Értékesítési pontok

Mondja el nekünk hol látott Dyson Airblade™ kézszárítót.

Time for Kimberly Clark to throw in the towel? Dyson delivers 10 knockout blows to Kimberly Clark’s campaign

March 2010

The Dyson Airblade™ hand dryer was launched in 2007. It works, drying hands hygienically in just ten seconds. And it’s drying more and more hands as its popularity grows around the world. In response the paper towel industry has failed to innovate and instead resorts to producing paper-thin reports with little credible evidence.

Here Dyson responds to what it believes to be the latest Kimberly Clark work of fiction, the Take Control of Poor Hand Drying campaign:

Kimberly Clark falsehood 1: “The [Take Control of Poor Hand Drying] campaign has been prompted by recent scientific research conducted by London’s University of Westminster.”

False. The European Tissue Symposium commissioned the report. It is not a published scientific study, which would require peer review to confirm its scientific rigour and impartiality. It is the work of one man, Mr Keith Redway, a researcher. The report is a commercial assignment carried out by University of Westminster Trading Ltd., not a scientific report from the University of Westminster.

Shortly, an independent report on hygiene and hand drying from Bradford University – which forms the basis for the Dyson Airblade™ hand dryer’s hygiene claims – will be submitted for peer review and publication. Will Westminster Trading Ltd’s report be put under the same scientific scrutiny?

Kimberly Clark falsehood 2: “Researchers also found that using electric hand dryers could blow bacteria a significant distance across a washroom.”

False. This test was conducted under artificial conditions which do not mimic real life. Despite this, the data shows nothing more than what is found naturally on washroom surfaces as the result of dripping hands or splashes at the sink. Mr Redway offered no context as to whether the numbers are of any concern at all; he simply drew some preconceived conclusions.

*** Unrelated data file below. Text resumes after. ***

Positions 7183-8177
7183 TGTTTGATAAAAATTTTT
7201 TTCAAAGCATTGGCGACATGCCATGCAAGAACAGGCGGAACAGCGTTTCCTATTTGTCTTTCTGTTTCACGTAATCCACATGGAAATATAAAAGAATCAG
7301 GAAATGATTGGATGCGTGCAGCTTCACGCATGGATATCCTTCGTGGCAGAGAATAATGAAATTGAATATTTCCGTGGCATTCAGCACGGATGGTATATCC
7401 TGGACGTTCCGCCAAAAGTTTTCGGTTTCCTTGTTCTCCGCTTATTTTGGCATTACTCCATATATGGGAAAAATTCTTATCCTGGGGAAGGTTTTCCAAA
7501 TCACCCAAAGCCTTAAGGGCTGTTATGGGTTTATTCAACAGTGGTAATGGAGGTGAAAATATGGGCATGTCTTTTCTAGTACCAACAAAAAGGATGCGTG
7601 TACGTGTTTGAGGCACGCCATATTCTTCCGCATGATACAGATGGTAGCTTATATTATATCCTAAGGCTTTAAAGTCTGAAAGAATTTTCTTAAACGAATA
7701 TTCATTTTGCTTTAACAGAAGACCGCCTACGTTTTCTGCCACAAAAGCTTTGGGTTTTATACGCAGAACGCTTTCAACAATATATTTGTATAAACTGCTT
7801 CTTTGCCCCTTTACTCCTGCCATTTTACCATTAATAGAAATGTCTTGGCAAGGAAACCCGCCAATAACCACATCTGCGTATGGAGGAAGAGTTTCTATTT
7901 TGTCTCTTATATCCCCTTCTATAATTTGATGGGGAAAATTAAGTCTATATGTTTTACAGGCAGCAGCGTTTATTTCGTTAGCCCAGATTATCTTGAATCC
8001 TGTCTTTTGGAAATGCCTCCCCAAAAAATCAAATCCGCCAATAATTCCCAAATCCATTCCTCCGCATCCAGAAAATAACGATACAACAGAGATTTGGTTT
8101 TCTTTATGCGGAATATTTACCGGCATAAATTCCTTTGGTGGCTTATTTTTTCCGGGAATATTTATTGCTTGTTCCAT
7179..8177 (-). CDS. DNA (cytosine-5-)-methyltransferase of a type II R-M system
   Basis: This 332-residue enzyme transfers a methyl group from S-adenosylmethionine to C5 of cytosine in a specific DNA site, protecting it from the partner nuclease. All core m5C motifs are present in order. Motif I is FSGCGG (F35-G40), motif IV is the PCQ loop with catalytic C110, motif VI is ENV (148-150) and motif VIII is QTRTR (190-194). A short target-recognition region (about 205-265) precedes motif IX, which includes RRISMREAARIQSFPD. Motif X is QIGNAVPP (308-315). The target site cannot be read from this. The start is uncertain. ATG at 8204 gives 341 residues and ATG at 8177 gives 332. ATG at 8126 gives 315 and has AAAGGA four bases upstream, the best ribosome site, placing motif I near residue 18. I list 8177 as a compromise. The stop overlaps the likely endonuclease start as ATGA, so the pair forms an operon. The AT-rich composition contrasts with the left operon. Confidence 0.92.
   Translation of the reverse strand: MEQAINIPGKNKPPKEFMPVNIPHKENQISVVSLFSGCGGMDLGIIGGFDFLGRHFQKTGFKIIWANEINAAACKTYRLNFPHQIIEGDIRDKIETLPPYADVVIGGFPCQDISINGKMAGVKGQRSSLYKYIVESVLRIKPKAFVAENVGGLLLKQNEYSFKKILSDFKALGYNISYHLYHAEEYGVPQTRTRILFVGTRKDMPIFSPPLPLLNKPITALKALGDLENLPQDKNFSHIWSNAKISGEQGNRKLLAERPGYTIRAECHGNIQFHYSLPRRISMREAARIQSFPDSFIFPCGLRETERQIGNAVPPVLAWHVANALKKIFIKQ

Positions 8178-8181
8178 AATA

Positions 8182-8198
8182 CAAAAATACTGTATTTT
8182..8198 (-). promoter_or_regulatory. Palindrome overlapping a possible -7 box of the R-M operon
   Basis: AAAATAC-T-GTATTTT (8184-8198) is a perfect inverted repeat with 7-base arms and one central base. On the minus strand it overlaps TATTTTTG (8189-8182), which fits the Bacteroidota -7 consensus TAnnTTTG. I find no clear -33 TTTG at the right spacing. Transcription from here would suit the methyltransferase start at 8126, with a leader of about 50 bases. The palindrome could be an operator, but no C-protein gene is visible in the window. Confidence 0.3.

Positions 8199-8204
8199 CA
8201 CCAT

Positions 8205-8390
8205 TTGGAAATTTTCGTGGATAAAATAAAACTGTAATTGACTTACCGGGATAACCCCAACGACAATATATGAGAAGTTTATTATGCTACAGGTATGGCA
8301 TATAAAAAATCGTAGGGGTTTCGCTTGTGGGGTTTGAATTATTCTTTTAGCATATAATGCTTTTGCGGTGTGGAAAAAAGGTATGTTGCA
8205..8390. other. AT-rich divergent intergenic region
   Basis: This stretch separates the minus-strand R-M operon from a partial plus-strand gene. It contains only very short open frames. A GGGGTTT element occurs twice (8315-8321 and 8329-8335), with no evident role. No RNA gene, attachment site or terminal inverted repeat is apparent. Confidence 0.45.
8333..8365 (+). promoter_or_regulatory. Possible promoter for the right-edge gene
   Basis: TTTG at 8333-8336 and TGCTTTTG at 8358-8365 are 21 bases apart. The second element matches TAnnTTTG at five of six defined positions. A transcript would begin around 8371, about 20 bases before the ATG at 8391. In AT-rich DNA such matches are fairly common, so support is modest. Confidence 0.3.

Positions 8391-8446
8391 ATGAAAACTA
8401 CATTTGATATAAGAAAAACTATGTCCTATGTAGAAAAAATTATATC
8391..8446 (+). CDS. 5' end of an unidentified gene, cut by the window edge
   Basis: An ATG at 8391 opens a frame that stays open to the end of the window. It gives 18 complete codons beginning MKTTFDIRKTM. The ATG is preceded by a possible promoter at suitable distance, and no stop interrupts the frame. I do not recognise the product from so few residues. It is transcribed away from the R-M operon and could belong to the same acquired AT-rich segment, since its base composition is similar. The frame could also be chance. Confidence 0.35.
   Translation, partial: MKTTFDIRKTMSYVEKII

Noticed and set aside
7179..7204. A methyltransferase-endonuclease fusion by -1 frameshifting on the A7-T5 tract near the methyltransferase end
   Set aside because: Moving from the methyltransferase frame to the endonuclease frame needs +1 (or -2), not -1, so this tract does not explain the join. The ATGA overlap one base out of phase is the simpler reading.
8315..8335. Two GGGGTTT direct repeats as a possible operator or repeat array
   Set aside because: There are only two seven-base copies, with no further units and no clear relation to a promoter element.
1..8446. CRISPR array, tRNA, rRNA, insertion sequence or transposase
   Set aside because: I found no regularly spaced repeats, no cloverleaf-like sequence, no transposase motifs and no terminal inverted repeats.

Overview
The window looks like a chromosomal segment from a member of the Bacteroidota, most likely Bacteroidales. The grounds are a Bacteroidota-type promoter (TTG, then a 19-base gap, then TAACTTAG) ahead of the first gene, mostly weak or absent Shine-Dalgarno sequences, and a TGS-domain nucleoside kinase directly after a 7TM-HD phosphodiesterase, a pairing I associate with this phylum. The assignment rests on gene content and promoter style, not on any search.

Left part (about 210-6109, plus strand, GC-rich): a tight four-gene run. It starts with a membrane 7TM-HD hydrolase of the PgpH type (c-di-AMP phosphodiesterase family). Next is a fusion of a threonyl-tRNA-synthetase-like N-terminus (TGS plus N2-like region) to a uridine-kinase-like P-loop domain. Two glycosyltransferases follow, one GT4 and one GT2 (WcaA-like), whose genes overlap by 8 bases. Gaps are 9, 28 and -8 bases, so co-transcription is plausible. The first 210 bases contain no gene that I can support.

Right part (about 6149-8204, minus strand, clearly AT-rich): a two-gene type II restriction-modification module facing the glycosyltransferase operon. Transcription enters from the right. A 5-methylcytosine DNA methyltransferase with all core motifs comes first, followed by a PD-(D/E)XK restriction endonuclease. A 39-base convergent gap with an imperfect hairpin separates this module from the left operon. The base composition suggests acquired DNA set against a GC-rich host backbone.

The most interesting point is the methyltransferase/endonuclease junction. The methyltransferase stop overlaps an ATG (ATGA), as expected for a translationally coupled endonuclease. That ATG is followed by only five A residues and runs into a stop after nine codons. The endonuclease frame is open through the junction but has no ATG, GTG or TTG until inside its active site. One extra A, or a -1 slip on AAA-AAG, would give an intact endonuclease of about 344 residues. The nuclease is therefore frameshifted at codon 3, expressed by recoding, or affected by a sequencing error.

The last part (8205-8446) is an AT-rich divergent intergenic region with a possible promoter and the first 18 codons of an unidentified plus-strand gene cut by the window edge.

Kimberly Clark falsehood 3: “Using a paper towel reduced the total number of bacteria on hands by an average of 77%.”

False. This claim is unsubstantiated. In his statistical analysis, Mr Redway demonstrated he could not be confident that his data was genuine and reliable. Despite this, Mr Redway chose not to run repeat tests, and just reported the results as valid.

Kimberly Clark falsehood 4: “Paper towels showed no significant spread of bacteria.”

False. This was not properly examined in the Westminster Trading Ltd. report. The report conveniently failed to mention the spread of bacteria that occurs via contamination on paper towel dispensers, for example. This has been proven in sound scientific work published in reputable journals [1].

Kimberly Clark falsehood 5: “In addition, organisations such as the World Health Organisation now recommend single-use towels for good overall hand hygiene.”

False. In Dyson’s opinion, Kimberly Clark cynically suggests that the World Health Organization only recommends paper towels. The WHO report actually says:
“Ideally, hands should be dried using either individual paper towels or hand driers which can dry hands effectively and as quickly as it can be done with paper towels, and have been proven not to be associated with the aerosolization of pathogens.”

An independent study conducted by Campden BRI, the UK’s leading food research institute, confirmed that aerosolisation of bacteria is not an issue for the Dyson Airblade™ hand dryer.

Kimberly Clark falsehood 6: “Businesses and organisations have often been told over the years that electric hand dryers are the most hygienic way to dry hands after washing them. The reality, however, could not be more different, with this research suggesting people could even be putting themselves at increased risk of spreading germs by using dryers.”